A planar face or work plane on which the current sketch is created.

sketched feature

A feature that originates from a 2D sketch. Extruding, sweeping, revolving, or lofting a sketched profile creates feature volume. The volume created by the sketched feature can be joined with, cut from, or defined where it intersects with the volume of an existing feature.

sketched part

Originates from a custom sketch rather than from an imported solid or predefined shape.

sketched symbol

A custom symbol you create and save as a Drawing Resource in a drawing or drawing template. A sketched symbol can include sketched geometry, linked or embedded bitmaps, and text. It can also contain data translated from DWG files.

You can add a sketched symbol to a drawing sheet as an annotation.

slice graphics

Reveals hidden plane or face by temporarily slicing away a specified portion of a model. The revealed plane can be used as a sketch plane.

solid body

An enclosed 3D body that has volume.

solid model

A model in SAT or STEP file format imported in Autodesk Inventor as a base feature (the first feature in a model). A base solid is fully dimensioned. Its size can be changed only by commands in the Solids environment, but the solid can be modified by adding features.

solid weld bead

In a weldment model, an assembly feature that creates the actual weld bead geometry. A solid weld bead adds mass to the assembly and can be used in interference checking. Solid weld beads reside only in the Welds feature group. Solid welds are not shown as participant components in assembly feature participation lists.

spline

A smooth curve fitted to a sequence of points within a specified tolerance.

split

Split Face divides one or more faces at a specified parting line. Resulting faces can have individual face draft applied. Trim Solid removes a section of the part. Split Solid creates a multi-body part by dividing a solid object into two separate bodies. Resulting bodies can have unique features that are not shared with other bodies.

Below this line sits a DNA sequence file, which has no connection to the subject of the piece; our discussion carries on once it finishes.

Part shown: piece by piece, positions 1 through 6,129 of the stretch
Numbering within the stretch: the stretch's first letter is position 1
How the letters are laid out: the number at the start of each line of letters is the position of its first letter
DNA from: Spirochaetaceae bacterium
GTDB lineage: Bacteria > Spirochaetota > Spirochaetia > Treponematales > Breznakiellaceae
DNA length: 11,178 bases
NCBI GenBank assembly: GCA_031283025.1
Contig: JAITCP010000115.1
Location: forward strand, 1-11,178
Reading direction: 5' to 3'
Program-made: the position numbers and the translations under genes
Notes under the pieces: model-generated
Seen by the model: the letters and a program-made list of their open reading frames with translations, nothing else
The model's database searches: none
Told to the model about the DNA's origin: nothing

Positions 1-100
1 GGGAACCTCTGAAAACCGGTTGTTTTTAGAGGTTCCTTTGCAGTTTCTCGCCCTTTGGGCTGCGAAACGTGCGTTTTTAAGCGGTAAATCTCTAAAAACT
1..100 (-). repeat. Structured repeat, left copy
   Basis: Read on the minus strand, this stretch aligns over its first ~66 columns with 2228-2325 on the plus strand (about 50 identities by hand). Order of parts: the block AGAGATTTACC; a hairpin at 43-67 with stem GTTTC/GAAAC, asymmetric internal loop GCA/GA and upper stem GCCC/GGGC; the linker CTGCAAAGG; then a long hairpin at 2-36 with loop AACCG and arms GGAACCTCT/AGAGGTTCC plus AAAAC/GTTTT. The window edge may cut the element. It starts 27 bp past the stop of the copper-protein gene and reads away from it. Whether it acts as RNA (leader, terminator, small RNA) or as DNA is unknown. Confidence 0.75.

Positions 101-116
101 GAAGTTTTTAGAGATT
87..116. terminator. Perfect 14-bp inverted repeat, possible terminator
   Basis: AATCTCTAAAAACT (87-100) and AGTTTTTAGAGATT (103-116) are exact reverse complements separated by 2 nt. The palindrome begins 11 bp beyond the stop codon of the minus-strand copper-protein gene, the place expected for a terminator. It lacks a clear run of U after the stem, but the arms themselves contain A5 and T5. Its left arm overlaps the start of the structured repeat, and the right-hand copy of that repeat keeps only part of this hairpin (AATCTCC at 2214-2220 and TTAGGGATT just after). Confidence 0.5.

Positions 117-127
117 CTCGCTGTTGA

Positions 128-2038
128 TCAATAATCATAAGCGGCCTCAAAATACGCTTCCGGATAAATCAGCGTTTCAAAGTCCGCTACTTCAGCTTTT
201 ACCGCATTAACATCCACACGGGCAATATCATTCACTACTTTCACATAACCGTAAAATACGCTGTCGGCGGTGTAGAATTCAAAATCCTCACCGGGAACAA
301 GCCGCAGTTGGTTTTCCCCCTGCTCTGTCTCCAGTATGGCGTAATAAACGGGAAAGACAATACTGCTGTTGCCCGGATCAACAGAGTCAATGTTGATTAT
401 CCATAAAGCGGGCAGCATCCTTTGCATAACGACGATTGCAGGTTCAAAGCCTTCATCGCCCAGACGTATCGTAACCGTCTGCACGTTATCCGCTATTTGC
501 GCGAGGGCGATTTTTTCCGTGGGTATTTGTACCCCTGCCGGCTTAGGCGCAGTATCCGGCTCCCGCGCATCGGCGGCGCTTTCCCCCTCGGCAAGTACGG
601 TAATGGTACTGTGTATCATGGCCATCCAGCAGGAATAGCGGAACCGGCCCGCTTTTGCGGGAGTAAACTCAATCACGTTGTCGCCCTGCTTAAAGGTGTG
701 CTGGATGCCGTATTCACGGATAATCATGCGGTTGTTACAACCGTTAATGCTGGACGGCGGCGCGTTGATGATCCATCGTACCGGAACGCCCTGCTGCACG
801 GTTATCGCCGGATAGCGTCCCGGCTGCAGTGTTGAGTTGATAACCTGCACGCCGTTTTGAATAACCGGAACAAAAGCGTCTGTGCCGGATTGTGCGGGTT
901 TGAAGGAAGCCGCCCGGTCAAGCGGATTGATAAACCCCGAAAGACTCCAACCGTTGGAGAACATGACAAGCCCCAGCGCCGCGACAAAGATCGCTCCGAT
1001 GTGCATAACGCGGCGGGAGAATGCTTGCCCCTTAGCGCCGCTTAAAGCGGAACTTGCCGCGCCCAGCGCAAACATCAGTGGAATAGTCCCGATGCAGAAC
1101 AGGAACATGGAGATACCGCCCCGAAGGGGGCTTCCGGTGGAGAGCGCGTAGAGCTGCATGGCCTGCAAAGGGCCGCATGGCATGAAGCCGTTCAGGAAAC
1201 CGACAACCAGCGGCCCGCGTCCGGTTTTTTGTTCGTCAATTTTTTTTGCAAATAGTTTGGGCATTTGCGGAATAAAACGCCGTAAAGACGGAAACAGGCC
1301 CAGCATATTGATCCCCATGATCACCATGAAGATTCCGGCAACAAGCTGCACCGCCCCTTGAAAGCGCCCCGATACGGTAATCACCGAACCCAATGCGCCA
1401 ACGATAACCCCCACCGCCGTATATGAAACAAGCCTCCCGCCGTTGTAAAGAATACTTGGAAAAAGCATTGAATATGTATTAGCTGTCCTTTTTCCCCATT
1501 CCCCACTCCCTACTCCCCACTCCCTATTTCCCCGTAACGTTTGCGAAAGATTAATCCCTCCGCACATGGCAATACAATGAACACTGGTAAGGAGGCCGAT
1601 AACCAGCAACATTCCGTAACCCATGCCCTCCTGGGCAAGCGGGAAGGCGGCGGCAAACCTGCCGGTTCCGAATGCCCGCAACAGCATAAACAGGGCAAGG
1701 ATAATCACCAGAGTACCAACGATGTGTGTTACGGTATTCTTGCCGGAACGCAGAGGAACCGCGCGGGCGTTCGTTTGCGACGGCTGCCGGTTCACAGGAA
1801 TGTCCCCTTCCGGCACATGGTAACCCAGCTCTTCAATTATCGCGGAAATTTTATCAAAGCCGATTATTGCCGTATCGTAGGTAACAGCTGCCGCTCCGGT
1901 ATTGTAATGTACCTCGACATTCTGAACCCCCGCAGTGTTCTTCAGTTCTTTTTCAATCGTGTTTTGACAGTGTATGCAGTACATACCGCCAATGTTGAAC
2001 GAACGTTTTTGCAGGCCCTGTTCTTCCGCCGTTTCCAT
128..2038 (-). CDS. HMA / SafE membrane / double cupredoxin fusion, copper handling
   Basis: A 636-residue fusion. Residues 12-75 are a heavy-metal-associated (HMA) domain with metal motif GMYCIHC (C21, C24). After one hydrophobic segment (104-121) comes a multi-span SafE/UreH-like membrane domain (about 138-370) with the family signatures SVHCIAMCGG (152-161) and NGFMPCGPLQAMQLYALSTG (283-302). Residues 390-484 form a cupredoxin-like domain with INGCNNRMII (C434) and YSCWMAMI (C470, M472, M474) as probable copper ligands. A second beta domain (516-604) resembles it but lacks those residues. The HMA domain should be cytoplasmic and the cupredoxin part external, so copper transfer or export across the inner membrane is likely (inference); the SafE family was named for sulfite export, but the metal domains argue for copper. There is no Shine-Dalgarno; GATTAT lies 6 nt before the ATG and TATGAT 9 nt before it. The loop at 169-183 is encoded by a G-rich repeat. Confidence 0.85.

stairway

Platform frames often exist on multiple levels surrounding large equipment, these levels often require stairway access. Stairways typically consist of C channel structural members in parallel on an incline with one or more stair treads depending on the rise required.

standard iParts

An iPart factory generates iParts, each of which has a unique configuration whose parameters, properties, and other values are maintained in an embedded spreadsheet. Each row in the spreadsheet represents an individual iPart with a unique configuration. When a standard iPart is used in an assembly, its values cannot be modified.

standard spline fit method

Generates a curve with smoother continuity than the spline-fitting method in AutoCAD.

static drawing

A drawing file on which updates are deferred. A static drawing does not update when the model changes and you cannot place views or make other changes to the drawing data. The defer updates setting is on Drawing tab of the Document Settings dialog box.

STEP file

An international format developed to overcome some of the limitations of current data conversion standards. Files created in other CAD systems can be converted to STEP format and imported in Autodesk Inventor.

stretchy feature

See adaptive feature.

structural member

A single piece of material used in the construction of a frame, typically purchased in stock lengths and sizes. Common structural members include steel angle iron, round/square/rectangular steel tubing, C channel, I beams, and so on.

style

In assemblies, a style is the set of information that describes component appearance. A style includes descriptors such as color diffusion, specular color, ambient color, emissive color, opacity, shine, and material.

style library

Defined styles reside in the style library and are referenced in documents. Styles in documents (local styles) can be modified as needed, but the original style definition in the library is not affected.

subassembly